The hot trend at CTIA 2009 was messaging phones, and one of the models to debut at the show was the Samsung Propel Pro for AT&T. It looks similar to Samsung Propel, with a slider form factor and full QWERTY keyboard, but the Pro is designed more for business users and adds Windows Mobile 6.1 along with a toned-down look that's more appropriate for the board room. The smartphone delivers good call quality and is packed with a broad range of wireless connections and e-mail capabilities. However, like its nonsmartphone counterpart, we had problems with the design. The Propel Pro is bulky and thick, and when compared with other sleek QWERTY smartphones like the Samsung Epix and Nokia E71x, it loses some of its appeal. However, if you're a fan of slider phones and need one to handle your business, the Propel Pro can do that for you. The Samsung Propel Pro will be available from AT&T starting April 14 for $149.99 with a two-year contract.
The Samsung Propel Pro captures your attention for a couple of reasons, the first of which is its shiny exterior. The smoky mirrored chassis is definitely eye-catching and tones down the Samsung Propel's playful image with a classic and corporate-appropriate look. However, the shiny surface gets dirty pretty quickly, as it holds many fingerprints and smudges; we had to constantly wipe the screen. Also, the back of the handset can feel slick, almost greasy. All these issues sap the smartphone of some of its initial allure.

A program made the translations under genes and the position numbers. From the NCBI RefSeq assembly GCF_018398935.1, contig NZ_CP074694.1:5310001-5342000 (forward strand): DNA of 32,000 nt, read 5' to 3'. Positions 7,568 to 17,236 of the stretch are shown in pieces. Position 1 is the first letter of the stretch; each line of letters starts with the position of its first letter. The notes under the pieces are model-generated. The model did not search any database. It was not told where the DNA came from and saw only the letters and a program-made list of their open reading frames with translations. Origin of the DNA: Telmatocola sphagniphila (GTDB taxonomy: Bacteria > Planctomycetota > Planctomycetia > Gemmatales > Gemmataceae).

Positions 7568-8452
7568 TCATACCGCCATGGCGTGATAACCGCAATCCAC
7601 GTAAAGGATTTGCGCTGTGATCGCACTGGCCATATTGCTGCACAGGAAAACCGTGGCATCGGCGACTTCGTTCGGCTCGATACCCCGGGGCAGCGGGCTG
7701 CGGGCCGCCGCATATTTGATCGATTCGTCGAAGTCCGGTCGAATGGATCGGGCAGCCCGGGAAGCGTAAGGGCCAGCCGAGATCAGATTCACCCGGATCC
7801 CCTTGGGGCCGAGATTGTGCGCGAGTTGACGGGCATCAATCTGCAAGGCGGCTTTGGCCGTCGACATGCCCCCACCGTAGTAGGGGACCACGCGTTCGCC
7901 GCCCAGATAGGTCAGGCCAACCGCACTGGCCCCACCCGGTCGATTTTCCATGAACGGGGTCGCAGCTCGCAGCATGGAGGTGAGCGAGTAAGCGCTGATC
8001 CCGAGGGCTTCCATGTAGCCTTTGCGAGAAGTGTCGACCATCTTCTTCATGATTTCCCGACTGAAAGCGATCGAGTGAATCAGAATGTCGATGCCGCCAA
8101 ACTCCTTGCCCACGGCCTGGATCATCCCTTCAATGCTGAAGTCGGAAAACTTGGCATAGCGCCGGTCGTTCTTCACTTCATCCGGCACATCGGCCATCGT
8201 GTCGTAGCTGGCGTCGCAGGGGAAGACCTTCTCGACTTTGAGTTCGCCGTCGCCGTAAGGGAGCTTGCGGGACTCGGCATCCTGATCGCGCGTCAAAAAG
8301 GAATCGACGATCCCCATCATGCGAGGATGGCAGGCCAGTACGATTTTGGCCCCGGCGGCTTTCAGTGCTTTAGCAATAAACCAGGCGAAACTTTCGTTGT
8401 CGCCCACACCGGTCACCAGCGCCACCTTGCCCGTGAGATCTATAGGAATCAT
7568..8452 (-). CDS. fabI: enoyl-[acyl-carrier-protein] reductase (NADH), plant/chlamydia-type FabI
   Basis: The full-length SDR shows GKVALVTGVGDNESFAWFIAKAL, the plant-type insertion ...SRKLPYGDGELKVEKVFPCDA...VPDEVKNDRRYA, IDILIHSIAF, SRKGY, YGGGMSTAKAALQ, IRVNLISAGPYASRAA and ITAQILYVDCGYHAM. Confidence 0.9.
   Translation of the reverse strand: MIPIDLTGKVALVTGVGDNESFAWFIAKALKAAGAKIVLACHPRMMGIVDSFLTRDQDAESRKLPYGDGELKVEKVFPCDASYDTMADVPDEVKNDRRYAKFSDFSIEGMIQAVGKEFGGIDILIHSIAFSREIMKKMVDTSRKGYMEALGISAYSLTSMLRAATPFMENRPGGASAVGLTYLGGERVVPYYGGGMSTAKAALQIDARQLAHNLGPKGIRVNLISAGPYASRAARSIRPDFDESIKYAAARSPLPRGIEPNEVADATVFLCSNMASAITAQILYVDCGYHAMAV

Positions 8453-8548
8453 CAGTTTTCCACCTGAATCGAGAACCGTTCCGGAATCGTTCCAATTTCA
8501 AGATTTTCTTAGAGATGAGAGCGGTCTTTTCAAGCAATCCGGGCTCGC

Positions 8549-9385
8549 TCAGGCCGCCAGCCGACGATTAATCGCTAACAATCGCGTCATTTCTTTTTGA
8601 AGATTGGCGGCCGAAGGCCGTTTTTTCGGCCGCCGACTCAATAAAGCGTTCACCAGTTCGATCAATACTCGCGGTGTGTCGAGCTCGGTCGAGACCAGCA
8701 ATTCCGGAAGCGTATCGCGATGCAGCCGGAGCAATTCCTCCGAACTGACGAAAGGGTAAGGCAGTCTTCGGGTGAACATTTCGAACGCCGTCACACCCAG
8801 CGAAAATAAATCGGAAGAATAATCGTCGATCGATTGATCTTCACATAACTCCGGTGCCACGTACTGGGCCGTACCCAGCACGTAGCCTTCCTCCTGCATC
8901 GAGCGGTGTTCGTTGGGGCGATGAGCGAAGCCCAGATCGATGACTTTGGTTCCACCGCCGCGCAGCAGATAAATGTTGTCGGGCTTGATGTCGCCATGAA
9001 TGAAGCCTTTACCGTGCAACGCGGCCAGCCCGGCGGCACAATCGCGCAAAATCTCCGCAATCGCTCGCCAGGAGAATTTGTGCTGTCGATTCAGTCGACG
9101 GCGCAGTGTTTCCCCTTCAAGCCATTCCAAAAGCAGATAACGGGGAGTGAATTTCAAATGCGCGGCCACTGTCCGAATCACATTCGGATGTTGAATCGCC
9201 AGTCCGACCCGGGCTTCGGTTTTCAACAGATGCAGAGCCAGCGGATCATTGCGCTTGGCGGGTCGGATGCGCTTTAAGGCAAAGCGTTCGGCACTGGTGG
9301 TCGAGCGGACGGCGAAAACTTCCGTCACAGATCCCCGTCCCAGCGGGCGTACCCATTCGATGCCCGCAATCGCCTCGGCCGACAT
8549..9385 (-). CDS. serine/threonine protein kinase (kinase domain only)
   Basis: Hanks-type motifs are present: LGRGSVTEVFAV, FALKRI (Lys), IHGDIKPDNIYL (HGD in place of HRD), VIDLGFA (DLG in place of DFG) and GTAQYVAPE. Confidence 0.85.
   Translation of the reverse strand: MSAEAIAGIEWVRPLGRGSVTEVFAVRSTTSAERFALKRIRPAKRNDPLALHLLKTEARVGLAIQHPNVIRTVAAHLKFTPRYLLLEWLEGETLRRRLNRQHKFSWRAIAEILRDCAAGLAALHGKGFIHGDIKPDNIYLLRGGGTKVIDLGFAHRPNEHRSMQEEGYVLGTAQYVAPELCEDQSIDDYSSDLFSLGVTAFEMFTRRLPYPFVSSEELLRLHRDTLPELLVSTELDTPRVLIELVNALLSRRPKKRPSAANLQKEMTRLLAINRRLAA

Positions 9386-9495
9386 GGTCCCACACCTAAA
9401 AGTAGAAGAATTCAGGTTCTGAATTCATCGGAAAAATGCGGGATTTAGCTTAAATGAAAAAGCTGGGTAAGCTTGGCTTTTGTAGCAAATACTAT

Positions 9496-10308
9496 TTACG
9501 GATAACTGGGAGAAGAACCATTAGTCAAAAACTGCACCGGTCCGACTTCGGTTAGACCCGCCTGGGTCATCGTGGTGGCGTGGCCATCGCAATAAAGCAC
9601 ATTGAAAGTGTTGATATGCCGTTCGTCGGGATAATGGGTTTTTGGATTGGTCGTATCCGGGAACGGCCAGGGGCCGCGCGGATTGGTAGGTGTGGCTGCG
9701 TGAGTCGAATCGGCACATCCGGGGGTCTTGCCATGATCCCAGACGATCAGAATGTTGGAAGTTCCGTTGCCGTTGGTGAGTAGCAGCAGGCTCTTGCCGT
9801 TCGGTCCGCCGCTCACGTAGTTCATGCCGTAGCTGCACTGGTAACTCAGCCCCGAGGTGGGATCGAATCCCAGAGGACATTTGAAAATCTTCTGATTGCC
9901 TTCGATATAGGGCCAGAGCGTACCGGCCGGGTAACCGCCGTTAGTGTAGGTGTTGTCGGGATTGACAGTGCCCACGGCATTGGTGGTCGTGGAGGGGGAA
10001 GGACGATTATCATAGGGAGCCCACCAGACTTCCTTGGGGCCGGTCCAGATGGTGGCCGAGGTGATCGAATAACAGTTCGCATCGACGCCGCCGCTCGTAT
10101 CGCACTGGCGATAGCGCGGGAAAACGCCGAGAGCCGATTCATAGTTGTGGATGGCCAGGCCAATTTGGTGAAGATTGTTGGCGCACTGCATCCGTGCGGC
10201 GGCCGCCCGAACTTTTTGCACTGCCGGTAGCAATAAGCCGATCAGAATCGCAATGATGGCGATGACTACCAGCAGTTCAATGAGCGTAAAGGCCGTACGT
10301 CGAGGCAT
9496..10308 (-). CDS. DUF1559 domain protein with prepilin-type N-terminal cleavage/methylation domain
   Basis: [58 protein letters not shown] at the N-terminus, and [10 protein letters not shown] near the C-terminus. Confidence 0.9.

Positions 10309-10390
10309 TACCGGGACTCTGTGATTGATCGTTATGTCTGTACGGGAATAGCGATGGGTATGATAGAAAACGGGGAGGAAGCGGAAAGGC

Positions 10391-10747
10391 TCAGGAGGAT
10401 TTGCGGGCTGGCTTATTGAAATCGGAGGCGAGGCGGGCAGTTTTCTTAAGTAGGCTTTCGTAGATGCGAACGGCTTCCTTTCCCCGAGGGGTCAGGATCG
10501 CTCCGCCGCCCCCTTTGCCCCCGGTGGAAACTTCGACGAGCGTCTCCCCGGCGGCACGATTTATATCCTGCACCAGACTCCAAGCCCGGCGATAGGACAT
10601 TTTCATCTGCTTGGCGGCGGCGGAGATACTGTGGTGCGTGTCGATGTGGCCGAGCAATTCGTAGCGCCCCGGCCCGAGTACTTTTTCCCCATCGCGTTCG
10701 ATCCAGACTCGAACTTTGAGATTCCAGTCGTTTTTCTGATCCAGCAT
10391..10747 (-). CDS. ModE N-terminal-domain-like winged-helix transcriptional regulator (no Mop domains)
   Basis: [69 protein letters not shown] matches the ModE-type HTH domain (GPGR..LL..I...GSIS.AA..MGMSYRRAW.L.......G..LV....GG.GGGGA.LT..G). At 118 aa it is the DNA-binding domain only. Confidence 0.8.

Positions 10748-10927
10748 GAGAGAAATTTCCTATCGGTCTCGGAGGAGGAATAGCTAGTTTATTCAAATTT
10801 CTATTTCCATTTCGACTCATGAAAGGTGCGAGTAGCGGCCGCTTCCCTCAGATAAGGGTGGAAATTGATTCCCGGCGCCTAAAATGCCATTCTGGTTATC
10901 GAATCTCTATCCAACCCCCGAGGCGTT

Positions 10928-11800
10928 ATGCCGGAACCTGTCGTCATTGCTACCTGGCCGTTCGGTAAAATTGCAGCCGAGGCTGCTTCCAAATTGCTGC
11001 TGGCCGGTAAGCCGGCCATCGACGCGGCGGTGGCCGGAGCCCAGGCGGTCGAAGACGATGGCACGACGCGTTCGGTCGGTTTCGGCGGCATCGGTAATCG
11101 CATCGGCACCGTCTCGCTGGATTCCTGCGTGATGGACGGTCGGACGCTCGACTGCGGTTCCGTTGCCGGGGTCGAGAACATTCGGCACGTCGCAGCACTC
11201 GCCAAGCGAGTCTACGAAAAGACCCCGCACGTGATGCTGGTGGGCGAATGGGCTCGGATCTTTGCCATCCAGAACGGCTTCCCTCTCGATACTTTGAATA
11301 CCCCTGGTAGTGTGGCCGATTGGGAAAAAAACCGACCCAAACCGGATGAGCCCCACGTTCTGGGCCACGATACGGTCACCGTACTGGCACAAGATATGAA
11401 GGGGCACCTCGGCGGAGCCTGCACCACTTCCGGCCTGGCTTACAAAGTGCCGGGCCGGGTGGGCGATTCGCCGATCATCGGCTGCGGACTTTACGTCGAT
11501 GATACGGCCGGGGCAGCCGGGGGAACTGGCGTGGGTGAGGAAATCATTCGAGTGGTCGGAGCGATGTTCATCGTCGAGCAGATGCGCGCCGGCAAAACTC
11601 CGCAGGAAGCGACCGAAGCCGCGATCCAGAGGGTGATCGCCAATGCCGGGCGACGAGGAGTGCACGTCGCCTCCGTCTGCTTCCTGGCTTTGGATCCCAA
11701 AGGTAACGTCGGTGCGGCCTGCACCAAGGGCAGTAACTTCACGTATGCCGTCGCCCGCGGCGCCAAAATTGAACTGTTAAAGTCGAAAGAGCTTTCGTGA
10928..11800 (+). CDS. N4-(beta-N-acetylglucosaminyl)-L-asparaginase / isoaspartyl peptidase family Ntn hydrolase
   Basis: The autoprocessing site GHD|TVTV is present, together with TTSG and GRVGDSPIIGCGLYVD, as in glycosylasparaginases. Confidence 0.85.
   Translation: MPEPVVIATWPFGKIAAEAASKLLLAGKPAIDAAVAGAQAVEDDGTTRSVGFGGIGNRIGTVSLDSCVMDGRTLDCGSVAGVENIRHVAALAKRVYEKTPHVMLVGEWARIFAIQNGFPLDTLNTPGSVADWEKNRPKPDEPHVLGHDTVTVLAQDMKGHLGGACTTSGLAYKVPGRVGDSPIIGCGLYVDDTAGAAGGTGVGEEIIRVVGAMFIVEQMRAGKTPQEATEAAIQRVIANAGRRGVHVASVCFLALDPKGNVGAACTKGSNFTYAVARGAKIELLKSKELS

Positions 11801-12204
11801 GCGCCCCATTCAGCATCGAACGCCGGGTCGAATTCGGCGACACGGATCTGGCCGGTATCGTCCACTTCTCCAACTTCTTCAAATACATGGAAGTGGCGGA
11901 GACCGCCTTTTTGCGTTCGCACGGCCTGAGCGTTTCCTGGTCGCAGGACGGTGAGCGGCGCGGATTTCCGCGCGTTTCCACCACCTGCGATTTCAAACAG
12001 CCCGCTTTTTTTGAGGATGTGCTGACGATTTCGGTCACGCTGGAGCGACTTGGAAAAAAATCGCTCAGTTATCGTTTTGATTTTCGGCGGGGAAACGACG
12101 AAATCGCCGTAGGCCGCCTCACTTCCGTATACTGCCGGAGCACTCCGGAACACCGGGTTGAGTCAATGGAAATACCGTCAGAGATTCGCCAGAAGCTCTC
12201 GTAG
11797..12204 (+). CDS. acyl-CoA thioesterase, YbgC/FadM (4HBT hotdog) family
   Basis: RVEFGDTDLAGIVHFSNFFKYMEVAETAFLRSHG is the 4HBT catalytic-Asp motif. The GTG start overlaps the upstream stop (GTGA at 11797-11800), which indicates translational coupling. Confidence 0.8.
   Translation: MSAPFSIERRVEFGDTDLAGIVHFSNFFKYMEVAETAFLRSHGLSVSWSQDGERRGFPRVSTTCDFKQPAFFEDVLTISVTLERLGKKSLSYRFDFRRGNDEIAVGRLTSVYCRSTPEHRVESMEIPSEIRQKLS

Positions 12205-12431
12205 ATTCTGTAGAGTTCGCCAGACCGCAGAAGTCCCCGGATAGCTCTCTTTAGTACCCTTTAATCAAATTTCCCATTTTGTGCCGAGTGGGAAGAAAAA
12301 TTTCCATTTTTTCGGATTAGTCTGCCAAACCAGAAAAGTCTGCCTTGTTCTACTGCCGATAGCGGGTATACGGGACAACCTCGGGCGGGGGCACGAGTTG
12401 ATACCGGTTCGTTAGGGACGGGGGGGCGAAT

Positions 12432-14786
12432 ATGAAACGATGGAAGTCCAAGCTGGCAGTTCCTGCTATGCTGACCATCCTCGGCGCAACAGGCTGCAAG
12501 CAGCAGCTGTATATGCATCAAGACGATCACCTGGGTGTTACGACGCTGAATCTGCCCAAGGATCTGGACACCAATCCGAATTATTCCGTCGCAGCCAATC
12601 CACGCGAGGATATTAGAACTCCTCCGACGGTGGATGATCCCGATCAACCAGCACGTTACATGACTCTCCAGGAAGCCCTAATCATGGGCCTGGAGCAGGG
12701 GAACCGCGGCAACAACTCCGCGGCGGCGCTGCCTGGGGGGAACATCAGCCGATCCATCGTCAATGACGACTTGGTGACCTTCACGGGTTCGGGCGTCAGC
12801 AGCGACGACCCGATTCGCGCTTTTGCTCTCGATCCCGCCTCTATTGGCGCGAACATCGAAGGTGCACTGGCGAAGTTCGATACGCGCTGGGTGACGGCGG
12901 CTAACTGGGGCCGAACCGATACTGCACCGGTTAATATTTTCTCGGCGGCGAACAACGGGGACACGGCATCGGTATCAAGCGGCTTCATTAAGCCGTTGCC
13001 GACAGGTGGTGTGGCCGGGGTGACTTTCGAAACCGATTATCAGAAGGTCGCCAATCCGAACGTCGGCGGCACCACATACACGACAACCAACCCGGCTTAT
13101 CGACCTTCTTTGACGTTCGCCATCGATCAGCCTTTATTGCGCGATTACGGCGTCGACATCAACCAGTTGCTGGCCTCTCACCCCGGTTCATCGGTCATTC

The second reason you take notice of the Propel Pro is because of the slider phone's squat, squarish shape. Though we've seen more handsets come in this shape, including the LG Lotus and Verizon Wireless Blitz, it's still uncommon; and to our recollection, it's the first smartphone we've seen with this design. That's not necessarily a bad thing, however; it's just different. In all, the Propel Pro measures 3.9 inches tall by 2.4 inches wide by 0.6 inch thick, and weighs 4.8 ounces, so it's quite a bulky handset. The smartphone feels wide when held in the hand and you might want to put this into your coat pocket, since it's not going to easily slip into the pocket of your pants.
On front, there is a 2.5-inch, 65,000-color TFT nontouch display with a 320x320 pixel resolution. It could stand to be a little bigger and there's certainly room, but overall, we found it sharp and easy to read. Like most cell phone screens, the Propel Pro's tends to wash out a bit in bright sunlight. You can customize the Home screen with various layouts, color schemes, and background images. We particularly like the sliding panel layout since it provides easy access to your information and applications right from the Home screen.